Little Oaks Pediatrics Blog
Posts for tag: pediatrician
Going to a pediatrician is recommended even if your child is not sick. By taking your child to the doctor for regular check-ups, you can effectively protect them from potential illnesses.
Visits to the doctor are recommended when your child hits the following age milestones
- 2 weeks
- 1 month
- 2 months
- 4 months
- 6 months
- 9 months
- 12 months
- 15 months
- 18 months
- 2 years
- 2 and a half years
- 3 years
- 4 years
- Annually thereafter through 18
Call (919) 720-4876 and schedule an appointment with Dr. Ozturk and Dr. Guerra of Little Oaks Pediatrics if you’re looking for a pediatrician in Raleigh, NC.
It’s not too late to vaccinate – Get your flu vaccine today!
This fall, when you see signs reading “Get Your Flu Vaccine,” you might ask “Isn’t it too late to get vaccinated?” No, it’s not too late! CDC recommends that flu vaccination efforts continue throughout the flu season. While the sooner you get vaccinated the more likely you are to be protected against the flu when activity picks up in your community, vaccination into December and beyond can be beneficial during most flu seasons.
View CDC’s influenza summary map for a weekly update on flu activity in the United States. “Flu season most often peaks between December and March, but activity can occur as late as May,” says Dr. Dan Jernigan, Director of the Influenza Division at CDC. “We are encouraging people who have not yet been vaccinated this season to get vaccinated now.” It takes about two weeks after vaccination for antibodies that protect against influenza virus infection to develop in the body, so it’s best to get vaccinated early. For millions of people every season, the flu means a fever, cough, sore throat, runny or stuffy nose, muscle aches, fatigue, and miserable days spent in bed. Millions of people get sick, hundreds of thousands are hospitalized, and thousands to tens of thousands of people die from flu each year. There is a vaccine that can help prevent flu. While the vaccine varies in how well it works, there are many studies that show that flu vaccination can reduce flu illnesses, doctor visits, and missed work and school due to flu, as well as prevent flu-related hospitalizations. CDC recommends a yearly flu vaccine for everyone 6 months of age and older as the first and most important step in protecting against seasonal flu viruses. This season, CDC recommends the use of injectable flu vaccines (flu shots) and not the nasal spray flu vaccine. The nasal spray flu vaccine (live attenuated influenza vaccine or LAIV) is not recommended for use this season because of concerns about effectiveness. “We are looking into the situation with the hopes that the nasal spray flu vaccine will once again be an option for some people,” says Dr. Jernigan. “In the meantime, this flu season, CDC recommends the flu shot and not the nasal spray flu vaccine.” Flu shots work and can keep you from getting sick!
Finding a Pediatrician
The best way to start looking for a pediatrician is by asking other parents you know and trust. They are likely to know you, your style, and your needs. You also should consider asking your obstetrician for advice. She will know local pediatricians (who are competent and respected within the medical community. If you’re new to the community, you may decide to contact a nearby hospital, medical school, or county medical society for a list of local pediatricians.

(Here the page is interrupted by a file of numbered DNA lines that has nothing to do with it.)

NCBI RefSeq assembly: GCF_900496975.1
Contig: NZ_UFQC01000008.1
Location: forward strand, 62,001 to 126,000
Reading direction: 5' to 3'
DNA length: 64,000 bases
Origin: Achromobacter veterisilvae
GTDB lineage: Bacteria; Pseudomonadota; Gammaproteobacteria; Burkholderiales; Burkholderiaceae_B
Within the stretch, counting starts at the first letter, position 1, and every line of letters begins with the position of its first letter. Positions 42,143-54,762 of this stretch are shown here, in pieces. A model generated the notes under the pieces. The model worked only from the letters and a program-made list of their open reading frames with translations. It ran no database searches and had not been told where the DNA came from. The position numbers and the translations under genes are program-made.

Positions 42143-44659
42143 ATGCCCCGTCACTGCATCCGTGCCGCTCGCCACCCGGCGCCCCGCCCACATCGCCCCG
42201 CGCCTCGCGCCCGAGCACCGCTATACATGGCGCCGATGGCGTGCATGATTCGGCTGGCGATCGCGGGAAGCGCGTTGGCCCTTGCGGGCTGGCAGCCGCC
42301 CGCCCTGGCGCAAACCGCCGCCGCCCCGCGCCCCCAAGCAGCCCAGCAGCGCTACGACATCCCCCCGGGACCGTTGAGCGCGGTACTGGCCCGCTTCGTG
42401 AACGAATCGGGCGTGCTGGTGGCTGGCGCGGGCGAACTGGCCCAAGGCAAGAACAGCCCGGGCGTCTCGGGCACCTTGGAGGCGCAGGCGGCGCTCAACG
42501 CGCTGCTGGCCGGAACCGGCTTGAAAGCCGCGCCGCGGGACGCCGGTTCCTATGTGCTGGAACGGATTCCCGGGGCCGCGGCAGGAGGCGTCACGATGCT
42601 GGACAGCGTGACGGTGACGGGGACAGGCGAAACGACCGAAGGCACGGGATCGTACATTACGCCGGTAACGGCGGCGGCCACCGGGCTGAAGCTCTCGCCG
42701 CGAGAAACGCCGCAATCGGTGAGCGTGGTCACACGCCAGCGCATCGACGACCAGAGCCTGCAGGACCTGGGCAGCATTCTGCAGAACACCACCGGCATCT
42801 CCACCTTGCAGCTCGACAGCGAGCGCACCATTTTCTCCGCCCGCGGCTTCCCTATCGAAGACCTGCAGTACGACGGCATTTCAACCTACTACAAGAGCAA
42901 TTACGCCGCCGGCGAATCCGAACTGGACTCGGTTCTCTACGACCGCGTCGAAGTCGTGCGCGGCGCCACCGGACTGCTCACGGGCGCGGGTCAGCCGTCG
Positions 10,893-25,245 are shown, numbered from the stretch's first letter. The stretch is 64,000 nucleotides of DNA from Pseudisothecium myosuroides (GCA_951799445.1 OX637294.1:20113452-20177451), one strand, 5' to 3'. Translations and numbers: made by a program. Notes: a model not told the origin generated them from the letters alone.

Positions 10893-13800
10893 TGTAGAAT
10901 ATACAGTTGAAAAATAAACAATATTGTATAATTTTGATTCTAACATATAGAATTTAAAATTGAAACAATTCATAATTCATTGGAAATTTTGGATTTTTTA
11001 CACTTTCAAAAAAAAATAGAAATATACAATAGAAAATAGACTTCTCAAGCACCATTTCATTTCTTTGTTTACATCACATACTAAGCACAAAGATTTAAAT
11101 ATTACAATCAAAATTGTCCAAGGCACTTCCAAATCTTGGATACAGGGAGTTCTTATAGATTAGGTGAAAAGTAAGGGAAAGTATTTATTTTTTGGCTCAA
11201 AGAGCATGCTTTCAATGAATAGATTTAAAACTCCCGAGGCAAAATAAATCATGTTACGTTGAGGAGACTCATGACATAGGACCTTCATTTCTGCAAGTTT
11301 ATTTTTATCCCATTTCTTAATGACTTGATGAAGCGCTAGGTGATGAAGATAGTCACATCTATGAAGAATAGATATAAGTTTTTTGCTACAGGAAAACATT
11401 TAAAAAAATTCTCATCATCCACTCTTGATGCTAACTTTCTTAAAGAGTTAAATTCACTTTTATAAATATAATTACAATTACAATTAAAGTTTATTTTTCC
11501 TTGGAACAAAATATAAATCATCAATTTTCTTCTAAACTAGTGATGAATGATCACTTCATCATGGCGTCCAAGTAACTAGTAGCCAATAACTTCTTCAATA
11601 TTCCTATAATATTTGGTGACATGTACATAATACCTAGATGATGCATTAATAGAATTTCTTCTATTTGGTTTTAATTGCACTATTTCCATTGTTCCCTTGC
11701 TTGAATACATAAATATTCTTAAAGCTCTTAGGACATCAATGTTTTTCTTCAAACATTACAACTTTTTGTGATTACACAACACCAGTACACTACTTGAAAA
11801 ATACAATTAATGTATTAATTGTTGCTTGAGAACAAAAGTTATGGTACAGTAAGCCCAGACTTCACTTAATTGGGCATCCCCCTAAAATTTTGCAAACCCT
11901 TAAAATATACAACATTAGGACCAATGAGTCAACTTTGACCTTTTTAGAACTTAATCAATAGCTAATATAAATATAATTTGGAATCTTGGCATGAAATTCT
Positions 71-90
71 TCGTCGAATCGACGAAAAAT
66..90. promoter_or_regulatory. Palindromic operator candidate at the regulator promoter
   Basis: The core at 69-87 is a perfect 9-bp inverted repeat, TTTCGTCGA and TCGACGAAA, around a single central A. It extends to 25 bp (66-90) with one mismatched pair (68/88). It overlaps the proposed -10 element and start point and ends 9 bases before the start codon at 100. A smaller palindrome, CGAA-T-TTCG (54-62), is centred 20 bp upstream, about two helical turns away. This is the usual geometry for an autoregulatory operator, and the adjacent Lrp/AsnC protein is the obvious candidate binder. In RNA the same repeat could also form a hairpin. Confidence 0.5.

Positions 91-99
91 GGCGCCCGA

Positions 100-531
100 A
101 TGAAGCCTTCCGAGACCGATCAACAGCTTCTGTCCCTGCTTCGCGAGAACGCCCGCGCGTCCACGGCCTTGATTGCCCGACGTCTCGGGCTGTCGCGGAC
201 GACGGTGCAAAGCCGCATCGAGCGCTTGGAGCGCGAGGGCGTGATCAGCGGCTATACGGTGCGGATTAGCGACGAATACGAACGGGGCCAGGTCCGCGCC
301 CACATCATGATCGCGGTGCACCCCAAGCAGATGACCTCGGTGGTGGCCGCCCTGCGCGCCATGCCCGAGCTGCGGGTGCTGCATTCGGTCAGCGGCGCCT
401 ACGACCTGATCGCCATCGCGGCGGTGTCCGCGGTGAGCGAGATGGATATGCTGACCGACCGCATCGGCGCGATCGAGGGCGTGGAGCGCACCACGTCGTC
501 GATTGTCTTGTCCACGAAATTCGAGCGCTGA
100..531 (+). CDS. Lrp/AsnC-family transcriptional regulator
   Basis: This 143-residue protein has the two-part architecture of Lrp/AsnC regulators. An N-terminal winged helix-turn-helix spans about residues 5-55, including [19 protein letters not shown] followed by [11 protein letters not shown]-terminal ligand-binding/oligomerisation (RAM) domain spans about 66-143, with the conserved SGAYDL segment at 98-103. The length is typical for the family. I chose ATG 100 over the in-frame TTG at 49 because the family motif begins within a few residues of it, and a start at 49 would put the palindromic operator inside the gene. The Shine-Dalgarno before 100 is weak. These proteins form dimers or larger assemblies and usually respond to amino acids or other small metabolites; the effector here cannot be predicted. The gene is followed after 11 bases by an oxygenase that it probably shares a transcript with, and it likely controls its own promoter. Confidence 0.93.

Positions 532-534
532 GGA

If you are a member of a managed care plan, you probably will be required to choose a pediatrician from among their approved network of doctors. Once you have the names of several pediatricians you wish to consider, start by contacting and arranging a personal interview with each of them during the final months of your pregnancy. Many pediatricians are happy to fit such preliminary interviews into their busy schedules. Before meeting with the pediatrician, the office staff should be able to answer some of your more basic questions: Is the pediatrician accepting new patients with my insurance or managed care plan? What are the office hours? What is the best time to call with routine questions? How does the office handle billing and insurance claims? Is payment due at the time of the visit? Both parents should attend the interviews with pediatricians, if possible, to be sure you both agree with the pediatrician’s policies and philosophy about child rearing.
Don’t be afraid or embarrassed to ask any questions. Here are a few suggestions to get you started. How soon after birth will the pediatrician see your baby? Most hospitals ask for the name of your pediatrician when you’re admitted to deliver your baby. The delivery nurse will then phone that pediatrician or her associate on call as soon as your baby is born. If you had any complications during either your pregnancy or the delivery, your baby should be examined at birth, although this exam may be conducted by a staff pediatrician or neonatologist at the hospital if your pediatrician is not there at the time of delivery. Otherwise, the routine newborn examination can take place anytime during the first twentyÂfour hours of life. Ask the pediatrician if you can be present during that initial examination. This will give you an opportunity to learn more about your baby and get answers to any questions you may have. Your baby will undergo routine newborn tests that will screen for hearing and jaundice levels as well as thyroid and other metabolic disorders. Other tests may need to be done if your baby develops any problems after birth or to follow up on any unusual findings on your prenatal sonograms.
Swimmer's Ear in Children
Summer is around the corner and we have started seing more cases of Swimmer's Ear. Below is a short take on this issue from the AAP:
Since the recent measles outbreak is a hot topic I would like to share an opinion of expert Dr. Marietta Vazquez, associate professor of pediatrics at Yale School of Medicine below: